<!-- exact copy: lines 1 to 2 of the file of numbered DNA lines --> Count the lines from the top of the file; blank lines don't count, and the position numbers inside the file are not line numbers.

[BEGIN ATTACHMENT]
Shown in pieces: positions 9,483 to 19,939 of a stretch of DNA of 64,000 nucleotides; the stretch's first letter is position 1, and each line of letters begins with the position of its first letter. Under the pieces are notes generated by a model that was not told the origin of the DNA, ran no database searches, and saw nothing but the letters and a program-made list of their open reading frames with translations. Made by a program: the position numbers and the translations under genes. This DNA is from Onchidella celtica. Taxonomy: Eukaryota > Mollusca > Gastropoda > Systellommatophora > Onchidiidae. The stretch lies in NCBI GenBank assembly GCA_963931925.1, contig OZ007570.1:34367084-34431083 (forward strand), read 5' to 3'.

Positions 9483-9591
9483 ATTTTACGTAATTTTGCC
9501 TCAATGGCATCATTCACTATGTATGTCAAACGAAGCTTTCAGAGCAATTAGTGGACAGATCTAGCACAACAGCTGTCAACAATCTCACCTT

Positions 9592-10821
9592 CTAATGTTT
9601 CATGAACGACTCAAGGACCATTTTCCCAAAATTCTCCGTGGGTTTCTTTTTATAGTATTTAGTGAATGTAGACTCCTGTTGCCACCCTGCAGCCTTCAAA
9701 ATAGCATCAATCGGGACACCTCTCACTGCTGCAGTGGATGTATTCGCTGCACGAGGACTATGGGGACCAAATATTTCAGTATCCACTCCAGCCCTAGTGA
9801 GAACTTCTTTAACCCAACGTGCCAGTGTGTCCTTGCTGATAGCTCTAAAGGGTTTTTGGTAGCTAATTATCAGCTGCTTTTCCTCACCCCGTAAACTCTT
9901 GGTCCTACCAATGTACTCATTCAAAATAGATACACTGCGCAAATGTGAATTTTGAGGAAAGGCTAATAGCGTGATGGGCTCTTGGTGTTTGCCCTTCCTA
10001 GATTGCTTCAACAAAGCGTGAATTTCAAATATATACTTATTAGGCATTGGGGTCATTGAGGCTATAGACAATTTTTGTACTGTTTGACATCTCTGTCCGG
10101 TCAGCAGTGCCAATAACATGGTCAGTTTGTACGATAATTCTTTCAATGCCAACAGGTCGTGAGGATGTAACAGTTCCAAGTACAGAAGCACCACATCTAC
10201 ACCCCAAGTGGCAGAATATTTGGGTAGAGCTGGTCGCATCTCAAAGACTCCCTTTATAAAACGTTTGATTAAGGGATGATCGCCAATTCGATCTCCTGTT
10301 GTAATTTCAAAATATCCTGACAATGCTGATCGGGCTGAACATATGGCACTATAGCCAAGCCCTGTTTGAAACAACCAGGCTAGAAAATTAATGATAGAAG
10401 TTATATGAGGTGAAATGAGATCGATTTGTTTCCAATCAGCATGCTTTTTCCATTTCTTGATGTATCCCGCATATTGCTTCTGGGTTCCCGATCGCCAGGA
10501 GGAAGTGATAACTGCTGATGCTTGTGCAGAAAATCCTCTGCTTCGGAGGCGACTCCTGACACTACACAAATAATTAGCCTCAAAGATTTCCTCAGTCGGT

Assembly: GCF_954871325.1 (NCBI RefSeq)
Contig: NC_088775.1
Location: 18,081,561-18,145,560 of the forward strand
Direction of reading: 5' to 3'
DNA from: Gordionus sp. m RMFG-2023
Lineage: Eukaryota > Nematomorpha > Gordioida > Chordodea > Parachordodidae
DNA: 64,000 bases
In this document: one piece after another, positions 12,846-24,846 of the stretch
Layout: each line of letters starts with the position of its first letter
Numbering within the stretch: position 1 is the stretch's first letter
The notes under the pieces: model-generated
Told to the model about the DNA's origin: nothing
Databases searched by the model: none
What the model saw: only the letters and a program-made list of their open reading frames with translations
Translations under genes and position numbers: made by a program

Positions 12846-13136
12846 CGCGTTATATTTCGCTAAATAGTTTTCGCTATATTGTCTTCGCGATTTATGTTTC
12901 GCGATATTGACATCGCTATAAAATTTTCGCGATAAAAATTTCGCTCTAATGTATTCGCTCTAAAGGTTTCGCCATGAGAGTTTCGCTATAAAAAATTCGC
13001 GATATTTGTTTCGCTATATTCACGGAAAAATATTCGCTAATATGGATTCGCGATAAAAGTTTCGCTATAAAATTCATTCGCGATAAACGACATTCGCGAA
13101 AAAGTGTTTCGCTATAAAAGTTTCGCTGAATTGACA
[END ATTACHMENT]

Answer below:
Shown in pieces: positions 9,483 to 19,939 of a stretch of DNA of 64,000 nucleotides; the stretch's first letter is position 1, and each line of letters begins with the position of its first letter. Under the pieces are notes generated by a model that was not told the origin of the DNA, ran no database searches, and saw nothing but the letters and a program-made list of their open reading frames with translations. Made by a program: the position numbers and the translations under genes. This DNA is from Onchidella celtica. Taxonomy: Eukaryota > Mollusca > Gastropoda > Systellommatophora > Onchidiidae. The stretch lies in NCBI GenBank assembly GCA_963931925.1, contig OZ007570.1:34367084-34431083 (forward strand), read 5' to 3'.

Positions 9483-9591